For the sixth year in a row, Bob Collins began standing at attention at the Cobble Hill Cenotaph at exactly 6:56 a.m. Pacific time on Oct. 22.
That’s the time and date in 2014 when Corporal Nathan Cirillo was shot in the back and killed as he stood ceremonial guard at the National War Memorial in Ottawa.
Collins, a former member of the Queen’s Own in Winnipeg, and a team of three other people with military backgrounds, including Keenan Hayes, a reservist with the North Saskatchewan Regiment, took turns standing at attention at the cenotaph until 11 a.m. on Oct. 23.
As well as Cirillo, the team were honouring the more than 2,600 Canadian soldiers who have lost their lives while on duty in Canada in non-combat roles since 1911.
Collins began the annual tradition the night of Cirillo’s death after a 92-year-old veteran told him he couldn’t sleep knowing that there was no honour guard at the Cobble Hill Cenotaph overnight in honour of Cirillo and Warrant Officer Patrice Vincent who was murdered in a hit-and-run by an Islamic extremist in Quebec just 48 hours before the attack on Cirillo.
The old veteran himself was going to stand watch, but Collins decided he wasn’t going to let that happen and held a vigil himself.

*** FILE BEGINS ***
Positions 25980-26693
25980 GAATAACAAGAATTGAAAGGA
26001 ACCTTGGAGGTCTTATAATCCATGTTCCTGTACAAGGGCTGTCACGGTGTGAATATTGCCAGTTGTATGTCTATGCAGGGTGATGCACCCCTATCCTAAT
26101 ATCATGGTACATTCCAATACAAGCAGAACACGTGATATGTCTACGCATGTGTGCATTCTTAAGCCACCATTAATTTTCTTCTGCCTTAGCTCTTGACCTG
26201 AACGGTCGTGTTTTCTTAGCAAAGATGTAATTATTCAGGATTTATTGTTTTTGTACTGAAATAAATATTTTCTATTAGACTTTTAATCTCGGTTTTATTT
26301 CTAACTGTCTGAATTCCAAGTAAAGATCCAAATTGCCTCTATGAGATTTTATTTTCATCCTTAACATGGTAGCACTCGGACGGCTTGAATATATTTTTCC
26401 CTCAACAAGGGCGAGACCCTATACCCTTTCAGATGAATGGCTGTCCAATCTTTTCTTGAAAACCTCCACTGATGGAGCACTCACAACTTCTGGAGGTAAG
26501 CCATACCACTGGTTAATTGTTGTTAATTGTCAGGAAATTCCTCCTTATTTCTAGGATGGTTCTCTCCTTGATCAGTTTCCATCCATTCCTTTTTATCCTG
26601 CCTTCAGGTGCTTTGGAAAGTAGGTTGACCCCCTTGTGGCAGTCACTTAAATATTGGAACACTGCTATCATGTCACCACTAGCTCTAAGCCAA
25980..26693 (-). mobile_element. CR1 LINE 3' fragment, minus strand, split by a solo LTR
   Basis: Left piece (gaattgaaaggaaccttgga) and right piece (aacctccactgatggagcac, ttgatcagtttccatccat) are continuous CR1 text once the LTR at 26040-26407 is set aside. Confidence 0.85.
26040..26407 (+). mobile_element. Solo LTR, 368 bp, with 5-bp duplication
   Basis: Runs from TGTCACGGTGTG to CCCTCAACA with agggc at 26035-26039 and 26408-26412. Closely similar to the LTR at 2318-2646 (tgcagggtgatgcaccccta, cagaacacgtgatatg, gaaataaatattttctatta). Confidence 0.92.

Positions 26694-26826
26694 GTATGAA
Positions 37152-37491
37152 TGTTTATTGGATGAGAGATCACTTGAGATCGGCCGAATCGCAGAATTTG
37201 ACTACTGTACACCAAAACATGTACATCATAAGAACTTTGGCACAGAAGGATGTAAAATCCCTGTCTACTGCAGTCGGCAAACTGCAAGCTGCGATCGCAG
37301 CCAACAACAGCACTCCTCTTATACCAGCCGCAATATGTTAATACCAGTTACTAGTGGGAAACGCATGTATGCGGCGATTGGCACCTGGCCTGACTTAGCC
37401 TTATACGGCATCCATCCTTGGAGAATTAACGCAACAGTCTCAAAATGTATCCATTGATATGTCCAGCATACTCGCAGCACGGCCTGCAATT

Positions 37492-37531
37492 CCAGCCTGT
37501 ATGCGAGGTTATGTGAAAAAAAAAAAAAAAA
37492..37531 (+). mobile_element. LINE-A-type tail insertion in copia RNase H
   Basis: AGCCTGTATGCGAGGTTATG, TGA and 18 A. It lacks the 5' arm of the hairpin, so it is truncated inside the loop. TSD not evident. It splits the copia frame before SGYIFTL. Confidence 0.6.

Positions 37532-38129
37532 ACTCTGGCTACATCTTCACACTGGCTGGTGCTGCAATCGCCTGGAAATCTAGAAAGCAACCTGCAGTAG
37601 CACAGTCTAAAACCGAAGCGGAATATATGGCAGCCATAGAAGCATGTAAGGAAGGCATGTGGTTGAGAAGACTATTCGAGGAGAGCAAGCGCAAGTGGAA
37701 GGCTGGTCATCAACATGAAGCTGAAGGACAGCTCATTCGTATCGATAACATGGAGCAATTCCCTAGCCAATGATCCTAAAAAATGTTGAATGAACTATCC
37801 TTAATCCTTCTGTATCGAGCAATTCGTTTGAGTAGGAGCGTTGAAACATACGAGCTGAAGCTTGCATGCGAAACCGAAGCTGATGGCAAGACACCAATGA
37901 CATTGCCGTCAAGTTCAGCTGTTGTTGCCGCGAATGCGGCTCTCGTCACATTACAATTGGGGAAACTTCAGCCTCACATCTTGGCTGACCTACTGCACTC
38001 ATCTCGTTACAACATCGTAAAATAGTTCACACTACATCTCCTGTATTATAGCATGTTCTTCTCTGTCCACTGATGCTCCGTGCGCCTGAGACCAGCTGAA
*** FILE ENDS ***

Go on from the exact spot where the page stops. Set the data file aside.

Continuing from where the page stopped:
“It can get chilly at night, but we dress for it and we have a camper van parked nearby where we can warm up in between the shifts of standing on guard,” said Collins, who is also a member of Malahat District Legion, Branch #134, which organizes the event and an annual memorial service for the military members killed at home that was held on Oct. 19 this year.
The legion branch is the only one in Canada to hold a special event at its cenotaph to honour these fallen soldiers.
This is the third year in a row that Hayes has participated in the vigil.
Hayes said he was born and grew up in Nanaimo and he participates in the vigil when he comes home to visit every year.
“I don’t personally know anyone who has died in noncombat roles in Canada, but the military and our members with post-traumatic stress disorder are deep in my heart,” he said while standing at attention.
“I’ve seen a lot of PTSD and know what it can do to people. I’m proud to take part in this event.”
Neighbours and friends were expected to drop by with coffee and food during the vigil, and the nearby Cobblestone Pub is also supplying coffee, food and water to the participants.
“The key is to dress warmly and wear lots of socks,” Hayes said.